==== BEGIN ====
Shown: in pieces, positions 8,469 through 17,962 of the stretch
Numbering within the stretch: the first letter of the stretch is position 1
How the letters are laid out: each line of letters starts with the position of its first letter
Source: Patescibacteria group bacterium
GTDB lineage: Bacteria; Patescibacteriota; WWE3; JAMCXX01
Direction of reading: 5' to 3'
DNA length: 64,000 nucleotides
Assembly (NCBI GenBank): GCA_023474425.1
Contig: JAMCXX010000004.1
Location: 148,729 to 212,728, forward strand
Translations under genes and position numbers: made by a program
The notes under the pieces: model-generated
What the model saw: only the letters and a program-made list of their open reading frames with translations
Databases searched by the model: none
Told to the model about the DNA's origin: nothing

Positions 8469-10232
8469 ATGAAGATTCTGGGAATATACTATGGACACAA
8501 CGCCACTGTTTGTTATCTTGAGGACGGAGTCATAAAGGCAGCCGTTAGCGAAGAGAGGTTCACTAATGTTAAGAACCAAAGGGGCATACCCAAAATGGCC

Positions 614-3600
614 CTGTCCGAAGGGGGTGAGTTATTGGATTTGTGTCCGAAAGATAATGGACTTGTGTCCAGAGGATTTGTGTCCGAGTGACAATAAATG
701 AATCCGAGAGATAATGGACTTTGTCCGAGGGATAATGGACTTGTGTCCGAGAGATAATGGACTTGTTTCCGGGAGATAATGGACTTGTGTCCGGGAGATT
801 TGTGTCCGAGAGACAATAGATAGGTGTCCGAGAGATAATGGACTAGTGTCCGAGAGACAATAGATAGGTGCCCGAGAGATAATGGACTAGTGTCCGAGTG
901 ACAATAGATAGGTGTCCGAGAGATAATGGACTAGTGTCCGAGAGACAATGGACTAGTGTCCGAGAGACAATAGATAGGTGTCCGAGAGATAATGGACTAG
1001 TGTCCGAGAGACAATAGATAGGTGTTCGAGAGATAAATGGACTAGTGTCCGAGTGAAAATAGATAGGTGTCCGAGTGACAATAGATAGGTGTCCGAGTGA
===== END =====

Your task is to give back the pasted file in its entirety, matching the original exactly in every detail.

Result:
Shown: in pieces, positions 8,469 through 17,962 of the stretch
Numbering within the stretch: the first letter of the stretch is position 1
How the letters are laid out: each line of letters starts with the position of its first letter
Source: Patescibacteria group bacterium
GTDB lineage: Bacteria; Patescibacteriota; WWE3; JAMCXX01
Direction of reading: 5' to 3'
DNA length: 64,000 nucleotides
Assembly (NCBI GenBank): GCA_023474425.1
Contig: JAMCXX010000004.1
Location: 148,729 to 212,728, forward strand
Translations under genes and position numbers: made by a program
The notes under the pieces: model-generated
What the model saw: only the letters and a program-made list of their open reading frames with translations
Databases searched by the model: none
Told to the model about the DNA's origin: nothing

Positions 8469-10232
8469 ATGAAGATTCTGGGAATATACTATGGACACAA
8501 CGCCACTGTTTGTTATCTTGAGGACGGAGTCATAAAGGCAGCCGTTAGCGAAGAGAGGTTCACTAATGTTAAGAACCAAAGGGGCATACCCAAAATGGCC

Positions 614-3600
614 CTGTCCGAAGGGGGTGAGTTATTGGATTTGTGTCCGAAAGATAATGGACTTGTGTCCAGAGGATTTGTGTCCGAGTGACAATAAATG
701 AATCCGAGAGATAATGGACTTTGTCCGAGGGATAATGGACTTGTGTCCGAGAGATAATGGACTTGTTTCCGGGAGATAATGGACTTGTGTCCGGGAGATT
801 TGTGTCCGAGAGACAATAGATAGGTGTCCGAGAGATAATGGACTAGTGTCCGAGAGACAATAGATAGGTGCCCGAGAGATAATGGACTAGTGTCCGAGTG
901 ACAATAGATAGGTGTCCGAGAGATAATGGACTAGTGTCCGAGAGACAATGGACTAGTGTCCGAGAGACAATAGATAGGTGTCCGAGAGATAATGGACTAG
1001 TGTCCGAGAGACAATAGATAGGTGTTCGAGAGATAAATGGACTAGTGTCCGAGTGAAAATAGATAGGTGTCCGAGTGACAATAGATAGGTGTCCGAGTGA